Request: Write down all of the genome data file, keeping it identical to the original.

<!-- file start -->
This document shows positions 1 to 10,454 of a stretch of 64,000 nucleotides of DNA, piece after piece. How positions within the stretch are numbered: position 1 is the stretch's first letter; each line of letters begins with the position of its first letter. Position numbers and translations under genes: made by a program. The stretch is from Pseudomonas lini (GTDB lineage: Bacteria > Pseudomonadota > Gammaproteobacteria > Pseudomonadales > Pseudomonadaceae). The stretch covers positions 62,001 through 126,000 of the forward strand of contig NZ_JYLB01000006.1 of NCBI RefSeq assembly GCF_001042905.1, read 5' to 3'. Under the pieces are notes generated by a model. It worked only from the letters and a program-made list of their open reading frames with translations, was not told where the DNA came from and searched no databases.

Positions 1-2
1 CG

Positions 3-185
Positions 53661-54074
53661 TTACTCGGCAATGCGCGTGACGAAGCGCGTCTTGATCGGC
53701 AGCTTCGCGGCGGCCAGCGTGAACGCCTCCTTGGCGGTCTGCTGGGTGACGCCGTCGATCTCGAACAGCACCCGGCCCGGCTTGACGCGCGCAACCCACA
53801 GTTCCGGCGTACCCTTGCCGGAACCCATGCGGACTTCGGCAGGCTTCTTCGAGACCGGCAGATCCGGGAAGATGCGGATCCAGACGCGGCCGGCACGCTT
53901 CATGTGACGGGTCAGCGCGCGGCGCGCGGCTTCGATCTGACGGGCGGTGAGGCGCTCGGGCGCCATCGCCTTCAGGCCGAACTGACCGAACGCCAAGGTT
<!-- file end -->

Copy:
This document shows positions 1 to 10,454 of a stretch of 64,000 nucleotides of DNA, piece after piece. How positions within the stretch are numbered: position 1 is the stretch's first letter; each line of letters begins with the position of its first letter. Position numbers and translations under genes: made by a program. The stretch is from Pseudomonas lini (GTDB lineage: Bacteria > Pseudomonadota > Gammaproteobacteria > Pseudomonadales > Pseudomonadaceae). The stretch covers positions 62,001 through 126,000 of the forward strand of contig NZ_JYLB01000006.1 of NCBI RefSeq assembly GCF_001042905.1, read 5' to 3'. Under the pieces are notes generated by a model. It worked only from the letters and a program-made list of their open reading frames with translations, was not told where the DNA came from and searched no databases.

Positions 1-2
1 CG

Positions 3-185
Positions 53661-54074
53661 TTACTCGGCAATGCGCGTGACGAAGCGCGTCTTGATCGGC
53701 AGCTTCGCGGCGGCCAGCGTGAACGCCTCCTTGGCGGTCTGCTGGGTGACGCCGTCGATCTCGAACAGCACCCGGCCCGGCTTGACGCGCGCAACCCACA
53801 GTTCCGGCGTACCCTTGCCGGAACCCATGCGGACTTCGGCAGGCTTCTTCGAGACCGGCAGATCCGGGAAGATGCGGATCCAGACGCGGCCGGCACGCTT
53901 CATGTGACGGGTCAGCGCGCGGCGCGCGGCTTCGATCTGACGGGCGGTGAGGCGCTCGGGCGCCATCGCCTTCAGGCCGAACTGACCGAACGCCAAGGTT